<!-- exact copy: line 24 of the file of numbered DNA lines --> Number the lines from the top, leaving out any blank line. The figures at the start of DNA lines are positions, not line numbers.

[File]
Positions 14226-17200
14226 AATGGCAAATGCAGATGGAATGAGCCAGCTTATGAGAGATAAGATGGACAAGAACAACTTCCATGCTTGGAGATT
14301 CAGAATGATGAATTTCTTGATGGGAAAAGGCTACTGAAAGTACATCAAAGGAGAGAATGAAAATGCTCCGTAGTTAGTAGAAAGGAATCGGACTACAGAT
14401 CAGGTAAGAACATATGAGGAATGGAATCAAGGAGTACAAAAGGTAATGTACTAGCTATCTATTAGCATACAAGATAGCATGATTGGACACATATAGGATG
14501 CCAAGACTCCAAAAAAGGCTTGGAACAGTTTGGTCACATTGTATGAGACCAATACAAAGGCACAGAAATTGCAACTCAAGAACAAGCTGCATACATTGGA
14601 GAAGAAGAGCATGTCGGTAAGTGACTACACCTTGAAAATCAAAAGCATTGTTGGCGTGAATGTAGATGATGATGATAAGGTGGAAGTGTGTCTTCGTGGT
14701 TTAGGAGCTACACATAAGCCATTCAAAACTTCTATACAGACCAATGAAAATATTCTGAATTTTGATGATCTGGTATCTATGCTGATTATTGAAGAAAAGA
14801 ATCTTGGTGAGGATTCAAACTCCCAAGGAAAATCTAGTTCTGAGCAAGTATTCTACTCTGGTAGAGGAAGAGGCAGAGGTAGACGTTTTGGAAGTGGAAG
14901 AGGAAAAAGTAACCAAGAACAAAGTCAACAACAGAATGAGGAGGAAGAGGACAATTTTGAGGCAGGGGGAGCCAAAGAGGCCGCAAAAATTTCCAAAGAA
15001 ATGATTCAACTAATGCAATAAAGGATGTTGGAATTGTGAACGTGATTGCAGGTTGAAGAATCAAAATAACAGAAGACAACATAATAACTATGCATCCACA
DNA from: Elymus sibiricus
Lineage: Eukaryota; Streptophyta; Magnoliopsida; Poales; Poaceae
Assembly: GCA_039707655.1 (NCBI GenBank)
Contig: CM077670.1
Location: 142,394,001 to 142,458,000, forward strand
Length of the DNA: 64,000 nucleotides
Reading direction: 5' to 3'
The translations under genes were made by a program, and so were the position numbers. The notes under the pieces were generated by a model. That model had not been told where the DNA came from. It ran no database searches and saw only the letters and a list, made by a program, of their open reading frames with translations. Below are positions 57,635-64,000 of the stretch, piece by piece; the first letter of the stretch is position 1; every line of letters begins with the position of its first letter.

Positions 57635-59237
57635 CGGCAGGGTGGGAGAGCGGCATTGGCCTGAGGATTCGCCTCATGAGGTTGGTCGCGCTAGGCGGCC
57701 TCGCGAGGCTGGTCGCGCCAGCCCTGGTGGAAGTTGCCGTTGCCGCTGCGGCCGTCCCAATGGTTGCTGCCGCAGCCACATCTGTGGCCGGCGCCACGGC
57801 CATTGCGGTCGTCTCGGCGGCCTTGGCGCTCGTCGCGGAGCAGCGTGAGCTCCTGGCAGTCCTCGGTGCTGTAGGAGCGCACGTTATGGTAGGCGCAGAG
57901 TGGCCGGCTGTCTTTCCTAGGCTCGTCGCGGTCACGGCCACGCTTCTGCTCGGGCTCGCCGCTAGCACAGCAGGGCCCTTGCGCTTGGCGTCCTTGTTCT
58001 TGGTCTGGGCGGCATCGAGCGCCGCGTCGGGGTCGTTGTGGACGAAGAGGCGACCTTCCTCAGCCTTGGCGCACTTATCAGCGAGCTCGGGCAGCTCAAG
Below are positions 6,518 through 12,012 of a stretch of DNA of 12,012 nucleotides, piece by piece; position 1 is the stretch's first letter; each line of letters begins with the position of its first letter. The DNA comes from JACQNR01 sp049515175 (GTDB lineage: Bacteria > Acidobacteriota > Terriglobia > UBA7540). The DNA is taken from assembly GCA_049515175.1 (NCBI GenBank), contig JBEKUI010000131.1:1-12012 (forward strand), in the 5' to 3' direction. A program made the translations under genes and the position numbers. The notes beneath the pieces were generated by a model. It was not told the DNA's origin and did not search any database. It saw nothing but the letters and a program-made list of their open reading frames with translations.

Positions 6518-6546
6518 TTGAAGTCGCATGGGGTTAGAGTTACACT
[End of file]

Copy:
58001 TGGTCTGGGCGGCATCGAGCGCCGCGTCGGGGTCGTTGTGGACGAAGAGGCGACCTTCCTCAGCCTTGGCGCACTTATCAGCGAGCTCGGGCAGCTCAAG